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Two million doses of COVID-19 vaccine arrive in Afghanistan



(Last Updated On: December 24, 2021)

Two million doses of Johnson & Johnson COVID-19 vaccines donated by the US, Austria, and Italy arrived in Afghanistan this week, the UNICEF said in a tweet.

“We thank our donors for helping us keep health workers, teachers, and vulnerable groups safe,” UNICEF tweeted.

The assistance was provided through COVAX, a worldwide initiative aimed at equitable access to COVID-19 vaccines.

US State Secretary Antony Blinken stated: “The first tranche of 1M COVID-19 vaccine doses arrived in Afghanistan today, adding to the 3.3M the U.S. previously provided via COVAX.”

“We are committed to supporting the humanitarian needs of the Afghan people, which includes providing safe and effective vaccines to save lives,” he added.

Salam, a member of the UNICEF team in Afghanistan, stated that the assistance was very essential as “Afghanistan is going through a very difficult humanitarian crisis.”

“Without these vaccines we could not be able to help our health workers, to make sure children and mothers are safe,” Salam said.


South Korea says leaflets sent by defectors unlikely to be cause of COVID in North Korea



(Last Updated On: July 1, 2022)

South Korea’s unification ministry said on Friday there is “no possibility” of COVID-19 entering North Korea via contaminated balloons sent by activists in the South.

North Korea said earlier in the day the country’s first outbreak began with patients touching “alien things” near the border with South Korea, apparently shifting blame to its neighbour for the wave of infections that hit the isolated country, Reuters reported.

The North’s state media did not directly mention South Korea, but North Korean defectors and activists have for decades flown balloons from the South across the heavily fortified border, carrying leaflets and humanitarian aid.

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India records spike in daily COVID cases and 21 deaths in 24 hours



(Last Updated On: June 27, 2022)

India logged 17,073 new COVID-19 cases early Monday morning, raising its tally to 43,407,046, and 21 deaths in the past 24 hours, the health ministry reported.

The death toll now stands at 525,020.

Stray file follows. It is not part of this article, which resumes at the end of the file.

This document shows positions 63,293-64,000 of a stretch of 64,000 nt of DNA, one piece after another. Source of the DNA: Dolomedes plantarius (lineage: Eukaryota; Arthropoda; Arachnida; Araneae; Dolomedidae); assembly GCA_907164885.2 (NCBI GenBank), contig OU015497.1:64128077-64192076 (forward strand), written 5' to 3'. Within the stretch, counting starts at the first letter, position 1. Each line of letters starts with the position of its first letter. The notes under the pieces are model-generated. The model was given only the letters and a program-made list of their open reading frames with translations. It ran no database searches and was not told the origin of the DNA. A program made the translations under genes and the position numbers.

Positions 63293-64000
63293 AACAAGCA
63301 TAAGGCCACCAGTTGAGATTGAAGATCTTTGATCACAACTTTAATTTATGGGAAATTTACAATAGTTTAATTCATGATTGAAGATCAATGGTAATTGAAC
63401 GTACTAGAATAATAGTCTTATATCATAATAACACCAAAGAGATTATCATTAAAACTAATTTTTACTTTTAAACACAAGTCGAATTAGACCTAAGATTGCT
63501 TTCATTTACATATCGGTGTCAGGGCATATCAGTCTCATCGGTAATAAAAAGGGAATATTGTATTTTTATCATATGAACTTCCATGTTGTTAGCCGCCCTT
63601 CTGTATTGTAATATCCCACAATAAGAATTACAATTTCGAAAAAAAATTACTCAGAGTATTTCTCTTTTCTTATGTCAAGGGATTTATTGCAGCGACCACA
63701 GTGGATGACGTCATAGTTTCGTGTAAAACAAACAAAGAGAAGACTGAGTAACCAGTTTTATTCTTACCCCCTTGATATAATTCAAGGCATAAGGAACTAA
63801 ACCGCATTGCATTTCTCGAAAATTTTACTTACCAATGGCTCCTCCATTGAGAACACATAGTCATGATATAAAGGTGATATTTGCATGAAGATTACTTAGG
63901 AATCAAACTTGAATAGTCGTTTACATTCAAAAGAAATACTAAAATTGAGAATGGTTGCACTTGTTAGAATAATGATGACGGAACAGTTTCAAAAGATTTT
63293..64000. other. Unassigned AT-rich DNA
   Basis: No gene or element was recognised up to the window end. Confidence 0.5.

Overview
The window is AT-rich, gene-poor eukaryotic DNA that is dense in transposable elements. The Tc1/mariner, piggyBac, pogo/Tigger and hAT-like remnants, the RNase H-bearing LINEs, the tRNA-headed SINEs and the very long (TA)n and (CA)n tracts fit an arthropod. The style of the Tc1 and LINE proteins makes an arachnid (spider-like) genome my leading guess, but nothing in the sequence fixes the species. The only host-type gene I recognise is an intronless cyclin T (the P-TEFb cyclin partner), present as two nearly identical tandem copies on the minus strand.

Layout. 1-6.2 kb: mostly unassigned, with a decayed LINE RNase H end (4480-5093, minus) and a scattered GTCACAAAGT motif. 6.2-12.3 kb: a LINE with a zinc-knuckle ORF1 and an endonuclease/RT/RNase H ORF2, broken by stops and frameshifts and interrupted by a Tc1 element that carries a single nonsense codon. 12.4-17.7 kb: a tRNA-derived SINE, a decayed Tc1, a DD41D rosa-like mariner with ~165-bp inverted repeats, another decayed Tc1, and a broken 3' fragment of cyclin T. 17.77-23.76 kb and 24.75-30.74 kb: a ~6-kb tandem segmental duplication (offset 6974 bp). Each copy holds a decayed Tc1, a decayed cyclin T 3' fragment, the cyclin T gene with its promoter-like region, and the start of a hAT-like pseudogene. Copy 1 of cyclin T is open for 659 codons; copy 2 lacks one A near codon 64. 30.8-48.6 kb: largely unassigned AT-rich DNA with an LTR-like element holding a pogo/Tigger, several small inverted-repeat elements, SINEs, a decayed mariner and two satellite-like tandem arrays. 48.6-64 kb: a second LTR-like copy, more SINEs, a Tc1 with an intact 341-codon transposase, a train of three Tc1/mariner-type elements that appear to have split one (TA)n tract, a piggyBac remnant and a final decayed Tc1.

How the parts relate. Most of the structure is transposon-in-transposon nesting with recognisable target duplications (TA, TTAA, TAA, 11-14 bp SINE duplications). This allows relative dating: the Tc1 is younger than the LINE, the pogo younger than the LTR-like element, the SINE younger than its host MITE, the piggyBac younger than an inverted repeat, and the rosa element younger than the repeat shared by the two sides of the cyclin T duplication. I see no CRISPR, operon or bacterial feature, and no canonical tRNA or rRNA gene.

The national COVID-19 recovery rate was 98.57 percent, the ministry said.

Pakistan’s ministry of health meanwhile reported Monday that it had recorded 382 new cases in the last 24 hours.

This took Pakistan’s COVID-19 total case count to over 1.53 million. Two deaths were also reported in the past 24 hours.

However, experts say Pakistan may potentially witness another COVID-19 wave as the country continues to see an uptick in new cases.

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Pfizer says tweaked COVID-19 shots boost omicron protection



(Last Updated On: June 26, 2022)

Pfizer announced Saturday that tweaking its COVID-19 vaccine to better target the omicron variant is safe and works — just days before US regulators debate whether to offer Americans updated booster shots this fall.

The vaccines currently used in the US still offer strong protection against severe COVID-19 disease and death — especially if people have gotten a booster dose, AP reported.

But those vaccines target the original coronavirus strain and their effectiveness against any infection dropped markedly when the super-contagious omicron mutant emerged.

Now with omicron’s even more transmissible relatives spreading widely, the US Food and Drug Administration is considering ordering a recipe change for the vaccines made by both Pfizer and rival Moderna in hopes that modified boosters could better protect against another COVID-19 surge expected this fall and winter.

Pfizer and its partner BioNTech studied two different ways of updating their shots — targeting just omicron, or a combination booster that adds omicron protection to the original vaccine. They also tested whether to keep today’s standard dosage — 30 micrograms — or to double the shots’ strength.

In a study of more than 1,200 middle-aged and older adults who’d already had three vaccine doses, Pfizer said both booster approaches spurred a substantial jump in omicron-fighting antibodies.

“Based on these data, we believe we have two very strong omicron-adapted candidates,” Pfizer CEO Albert Bourla said in a statement.

Pfizer’s omicron-only booster sparked the strongest immune response against that variant.

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